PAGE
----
support. Installations on aircraft are performed by third parties at the customer’s expense. Cost of sales as a percentage of revenue in the fourth
quarter of 2012 was 34.1% compared to 59.8% in 2011’s fourth quarter. A review of the annual results shows the cost of sales as a percentage
of revenue also decreased from 46.0% in 2011 to 42.8% in 2012. The decrease was due to a difference in the mix of revenue sources, as AFIRS
Uptime usage, Parts sales, and Services have higher margins than AFIRS Uptime sales. Gross margin will fluctuate quarter over quarter depending
on customer needs and corresponding with the revenue type.
Gross margin for the last eight quarters was:
Other income consists of the recognition of the SNC license fee that was deferred as unearned revenue when received, and is being recognized over
the initial five-year term of the agreement. See Contingency section on page 33.
Distribution expenses (recovery)
Consist of overhead expenses associated with the delivery of products and services to customers, sales and marketing.
Period Gross Profit
Q4 2012 65.9%
Q3 2012 60.1%
Q2 2012 43.7%
Q1 2012 54.8%
Q4 2011 40.2%
Q3 2011 62.7%
Q2 2011 59.8%
Q1 2011 56.0%
Salaries and benefits 463,650 538,331 (74,681) 1,829,053 1,790,460 38,593
Share based compensation (40,645) 1,082 (41,727) 95,458 84,815 10,643
Contract labour 120,945 196,474 (75,529) 559,096 770,297 (211,201)
Office 81,078 92,513 (11,435) 345,648 335,959 9,689
Travel 65,429 87,955 (22,526) 315,797 260,500 55,297
Equipment & maintenance 5,369 9,314 (3,945) 31,820 55,931 (24,111)
Depreciation 13,281 - 13,281 52,956 - 52,956
Marketing 12,550 44,572 (32,022) 61,773 102,104 (40,331)
Other 12,987 102,422 (89,435) 69,604 94,863 (25,259)
Total 734,644 1,072,663 (338,019) 3,361,205 3,494,929 (133,724)
Salaries and benefits increased in 2012 as compared to 2011 mainly due to increased staffing requirements to meet ongoing needs of existing and
future customers. The resulting overall increased costs were allocated between distribution and research and development expenses as a portion
of the increased staff’s efforts have been engaged in developing the AFIRS 228 and were expensed in Research and Development. The decrease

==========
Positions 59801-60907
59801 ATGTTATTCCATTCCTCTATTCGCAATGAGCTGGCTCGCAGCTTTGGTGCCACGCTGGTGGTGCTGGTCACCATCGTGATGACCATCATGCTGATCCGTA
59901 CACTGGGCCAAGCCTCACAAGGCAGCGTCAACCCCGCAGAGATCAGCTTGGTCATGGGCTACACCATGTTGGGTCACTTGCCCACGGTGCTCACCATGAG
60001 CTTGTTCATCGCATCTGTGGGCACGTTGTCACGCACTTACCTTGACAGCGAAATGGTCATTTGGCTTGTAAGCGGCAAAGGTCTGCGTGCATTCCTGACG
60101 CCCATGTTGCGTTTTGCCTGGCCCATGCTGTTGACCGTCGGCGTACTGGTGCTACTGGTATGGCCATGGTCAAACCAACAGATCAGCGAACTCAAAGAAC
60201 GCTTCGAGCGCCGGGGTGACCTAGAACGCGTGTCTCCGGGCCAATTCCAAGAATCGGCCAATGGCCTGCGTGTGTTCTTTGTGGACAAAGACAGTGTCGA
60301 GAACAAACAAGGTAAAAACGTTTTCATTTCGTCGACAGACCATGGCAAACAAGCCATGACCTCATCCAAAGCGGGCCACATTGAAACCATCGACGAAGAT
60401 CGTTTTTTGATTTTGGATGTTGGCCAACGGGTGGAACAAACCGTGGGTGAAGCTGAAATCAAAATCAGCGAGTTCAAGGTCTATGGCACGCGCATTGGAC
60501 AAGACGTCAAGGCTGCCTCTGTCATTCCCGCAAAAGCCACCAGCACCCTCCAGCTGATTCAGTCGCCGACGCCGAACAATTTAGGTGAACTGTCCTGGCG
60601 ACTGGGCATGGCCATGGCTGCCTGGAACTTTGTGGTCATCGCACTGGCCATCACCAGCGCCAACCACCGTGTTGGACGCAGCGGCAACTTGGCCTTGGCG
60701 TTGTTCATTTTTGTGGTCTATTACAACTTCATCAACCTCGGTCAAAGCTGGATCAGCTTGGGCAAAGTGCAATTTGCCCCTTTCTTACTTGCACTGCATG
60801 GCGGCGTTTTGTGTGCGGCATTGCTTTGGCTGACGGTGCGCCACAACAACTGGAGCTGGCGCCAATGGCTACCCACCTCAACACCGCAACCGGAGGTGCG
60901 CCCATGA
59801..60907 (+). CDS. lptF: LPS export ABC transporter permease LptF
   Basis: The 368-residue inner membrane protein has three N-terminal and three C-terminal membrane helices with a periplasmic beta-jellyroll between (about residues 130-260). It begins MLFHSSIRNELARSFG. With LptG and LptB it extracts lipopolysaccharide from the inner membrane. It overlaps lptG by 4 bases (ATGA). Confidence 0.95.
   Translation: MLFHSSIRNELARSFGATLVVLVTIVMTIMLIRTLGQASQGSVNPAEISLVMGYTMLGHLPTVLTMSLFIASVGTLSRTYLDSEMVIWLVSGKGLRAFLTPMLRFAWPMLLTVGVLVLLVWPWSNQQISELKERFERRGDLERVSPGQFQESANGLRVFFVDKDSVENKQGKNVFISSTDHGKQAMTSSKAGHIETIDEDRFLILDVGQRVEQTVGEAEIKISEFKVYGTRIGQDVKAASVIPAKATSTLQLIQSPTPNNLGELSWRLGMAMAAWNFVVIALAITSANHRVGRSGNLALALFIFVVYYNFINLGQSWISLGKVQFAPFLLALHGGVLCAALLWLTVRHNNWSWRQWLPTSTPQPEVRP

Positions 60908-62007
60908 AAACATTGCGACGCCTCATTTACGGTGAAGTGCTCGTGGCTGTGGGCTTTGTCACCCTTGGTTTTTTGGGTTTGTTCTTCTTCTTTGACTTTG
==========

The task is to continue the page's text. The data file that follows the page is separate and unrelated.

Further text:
in salaries and benefits in the fourth quarter 2012 when compared to Q4 2011 is the result of a greater allocation to research and development in
Share based compensation decreased in the quarter due to a decrease in the calculated fair value per share of unvested options, while increasing
for the full year 2012 due to higher level of option grants to an increased base of distribution-related staff and an increased calculated fair value per
Contract labour decreased compared with the same periods last year. There has been a reduction in contractors supplying distribution related
Office expenses increased on an annual basis from 2011 to 2012 due to several factors, including increases of $6,513 in postage and courier costs
as the result of a new marketing campaign in early 2012, $3,674 in training expenses, $1,228 in additional membership fees for industry groups
with whom FLYHT has become involved with, and an increased rent allocation of $10,186. Offsetting these increases was a decreased allocation
of communication service costs. Quarterly differences were due to a decrease in memberships of $988, decreased allocation of communication
services of $4,215, decreased postage and courier costs of $1,759, and a decreased rent allocation of $2,610. The allocation differences do not
represent a change in FLYHT’s overall expense.
Travel expenses increased in 2012 versus 2011 largely as the result of increased travel and meals associated with sales activities. The decrease
in the fourth quarter versus the same quarter of 2011 was the result of the fluctuation in travel that occurs on a quarterly basis dependent on the
need to have face to face meetings with potential customers. It is anticipated that as the AFIRS 228 is rolled out, travel expenses will continue to
increase on an annual basis and quarterly fluctuations will continue to occur.
Equipment and maintenance decreases throughout 2012 were due to costs associated with the movement of the UpTime hosting centre in 2011
to accommodate growth in the installation base that was not repeated in 2012. This decrease is partially offset in the fourth quarter by increased
maintenance and costs associated with supporting the growth that prompted the 2011 move.
Depreciation expense increased in the quarter and throughout 2012 due to an allocation between cost centers. FLYHT’s total depreciation
decreased in 2012 versus 2011 by $39,922 and in the fourth quarter by $13,641 due to a decrease in the need to acquire capital equipment.